Investigators who used only plasma or serum samples have reported discrepant concentrations for various arginine metabolites and have suggested that arginine concentration is higher in serum than in plasma [reviewed in (15)]. To test this more formally, we measured basal concentrations of all analytes in serum and plasma drawn simultaneously from mice (see online Supplemental Table 3). Indeed, arginine concentrations were approximately 34% higher in serum, and ornithine concentrations were about 80% higher in serum than plasma. In contrast, proline was 25% higher in plasma than in serum; serum concentrations were not significantly different for citrulline, ADMA, and SDMA. Although we did not directly compare plasma and serum concentrations in a similar experiment in humans, our normal population means for serum and plasma were similar to those observed in mice (data not shown).
EXPERIMENTAL DETERMINATION OF ANALYTES IN MOUSE AND HUMAN PLASMA
To determine whether arginine metabolism is altered in systemic inflammatory states, we measured arginine and metabolites in the plasma of mice with and without a peripheral injection of a proinflammatory stimulus (i.e., LPS). After a 6-h rest, the 2 groups of mice had different plasma concentrations of arginine and metabolites (Table 3). Plasma concentrations of arginine (P = 0.016) and proline (P = 0.003) were significantly decreased in the LPS-treated group compared to their untreated counterparts. The arginine/ADMA ratio, a measure of arginine bioavailibity (16), was also significantly higher in untreated mice (P < 0.0001).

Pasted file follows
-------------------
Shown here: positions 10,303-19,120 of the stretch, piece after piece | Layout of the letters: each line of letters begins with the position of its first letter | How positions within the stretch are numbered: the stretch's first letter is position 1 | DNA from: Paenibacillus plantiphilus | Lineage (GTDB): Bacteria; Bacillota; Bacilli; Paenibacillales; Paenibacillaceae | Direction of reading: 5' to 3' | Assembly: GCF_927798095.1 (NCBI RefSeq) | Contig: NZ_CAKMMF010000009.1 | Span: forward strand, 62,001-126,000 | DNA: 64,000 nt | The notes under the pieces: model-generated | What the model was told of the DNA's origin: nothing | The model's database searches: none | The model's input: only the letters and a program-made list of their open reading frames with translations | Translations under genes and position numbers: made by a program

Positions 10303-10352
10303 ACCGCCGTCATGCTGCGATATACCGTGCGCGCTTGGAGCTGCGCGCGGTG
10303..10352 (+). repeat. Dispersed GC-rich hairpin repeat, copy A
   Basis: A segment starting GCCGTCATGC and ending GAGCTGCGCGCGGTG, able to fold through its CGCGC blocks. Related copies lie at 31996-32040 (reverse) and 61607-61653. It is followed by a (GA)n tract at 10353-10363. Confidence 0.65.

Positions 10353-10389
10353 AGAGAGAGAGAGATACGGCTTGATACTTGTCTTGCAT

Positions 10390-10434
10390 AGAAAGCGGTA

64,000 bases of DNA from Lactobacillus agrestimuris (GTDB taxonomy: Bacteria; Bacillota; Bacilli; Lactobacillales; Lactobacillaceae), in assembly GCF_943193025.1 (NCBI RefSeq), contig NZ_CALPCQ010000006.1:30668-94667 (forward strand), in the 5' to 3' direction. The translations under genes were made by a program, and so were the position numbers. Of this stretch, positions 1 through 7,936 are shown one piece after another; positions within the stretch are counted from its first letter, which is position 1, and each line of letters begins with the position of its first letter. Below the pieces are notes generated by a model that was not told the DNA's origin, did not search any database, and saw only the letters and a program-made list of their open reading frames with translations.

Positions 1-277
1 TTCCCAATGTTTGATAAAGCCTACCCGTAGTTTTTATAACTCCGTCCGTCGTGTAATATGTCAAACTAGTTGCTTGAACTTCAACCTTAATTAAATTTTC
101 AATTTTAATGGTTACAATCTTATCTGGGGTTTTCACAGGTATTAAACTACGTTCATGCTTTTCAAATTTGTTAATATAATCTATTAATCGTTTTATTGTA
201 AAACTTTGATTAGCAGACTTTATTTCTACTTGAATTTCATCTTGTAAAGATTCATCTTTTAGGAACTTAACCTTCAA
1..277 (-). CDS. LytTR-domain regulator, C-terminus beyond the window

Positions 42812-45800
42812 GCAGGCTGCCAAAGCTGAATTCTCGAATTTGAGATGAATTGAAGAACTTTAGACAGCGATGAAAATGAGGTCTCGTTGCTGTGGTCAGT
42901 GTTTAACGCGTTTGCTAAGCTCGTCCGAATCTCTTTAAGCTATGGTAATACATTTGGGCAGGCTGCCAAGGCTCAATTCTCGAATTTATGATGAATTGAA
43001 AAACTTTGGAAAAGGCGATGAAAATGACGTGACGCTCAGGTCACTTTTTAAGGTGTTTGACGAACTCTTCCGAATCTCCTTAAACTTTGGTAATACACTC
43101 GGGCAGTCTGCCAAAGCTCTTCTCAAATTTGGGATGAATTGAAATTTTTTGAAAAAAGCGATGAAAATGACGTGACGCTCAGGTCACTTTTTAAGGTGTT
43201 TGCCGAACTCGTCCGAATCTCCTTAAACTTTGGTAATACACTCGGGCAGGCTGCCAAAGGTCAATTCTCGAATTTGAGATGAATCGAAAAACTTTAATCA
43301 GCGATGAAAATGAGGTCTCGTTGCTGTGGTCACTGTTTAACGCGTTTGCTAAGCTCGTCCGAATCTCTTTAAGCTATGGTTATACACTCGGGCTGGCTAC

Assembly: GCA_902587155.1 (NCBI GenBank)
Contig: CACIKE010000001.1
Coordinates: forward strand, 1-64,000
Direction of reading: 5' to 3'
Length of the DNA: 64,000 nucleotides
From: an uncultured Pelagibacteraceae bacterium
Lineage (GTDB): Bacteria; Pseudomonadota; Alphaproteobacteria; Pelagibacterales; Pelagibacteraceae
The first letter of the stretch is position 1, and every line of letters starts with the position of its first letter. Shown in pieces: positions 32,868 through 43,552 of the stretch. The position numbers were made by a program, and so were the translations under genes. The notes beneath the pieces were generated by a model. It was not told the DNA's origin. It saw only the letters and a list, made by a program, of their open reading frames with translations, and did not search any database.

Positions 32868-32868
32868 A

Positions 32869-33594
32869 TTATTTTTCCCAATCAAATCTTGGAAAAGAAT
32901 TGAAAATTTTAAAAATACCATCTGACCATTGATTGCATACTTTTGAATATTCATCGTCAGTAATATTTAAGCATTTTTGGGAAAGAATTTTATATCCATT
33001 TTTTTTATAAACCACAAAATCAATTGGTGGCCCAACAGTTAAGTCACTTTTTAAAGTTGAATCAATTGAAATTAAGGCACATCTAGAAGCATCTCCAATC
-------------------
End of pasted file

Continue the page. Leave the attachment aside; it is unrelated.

We then determined whether inflammation in humans was also associated with changes in arginine metabolism. Arginine and metabolite concentrations were determined in 59 human plasma samples divided into 2 groups on the basis of high-sensitivity CRP (hsCRP) concentration: a normal group with concentrations ranging from 0 to 10 mg/L hsCRP, the upper limit of reference range for the assay, and an increased group with concentrations >10 mg/L hsCRP. There were no significant age or sex differences between the populations (see online Supplemental Table 5). Several analyte concentrations were significantly higher in the normal-hsCRP group than the increased-hsCRP group (see online Supplemental Table 6): arginine (P = 0.0006), citrulline (P = 0.0007), ornithine (P = 0.048), and proline (P = 0.0043); in contrast, ADMA (P = 0.0054) and SDMA (P = 0.0005) were significantly higher in the increased-hsCRP group. Arginine, citrulline, ornithine, and proline concentrations exhibited a statistically significant negative association with increasing hsCRP concentration, whereas ADMA and SDMA concentrations displayed a statistically significant positive association with increasing hsCRP (Fig. 3).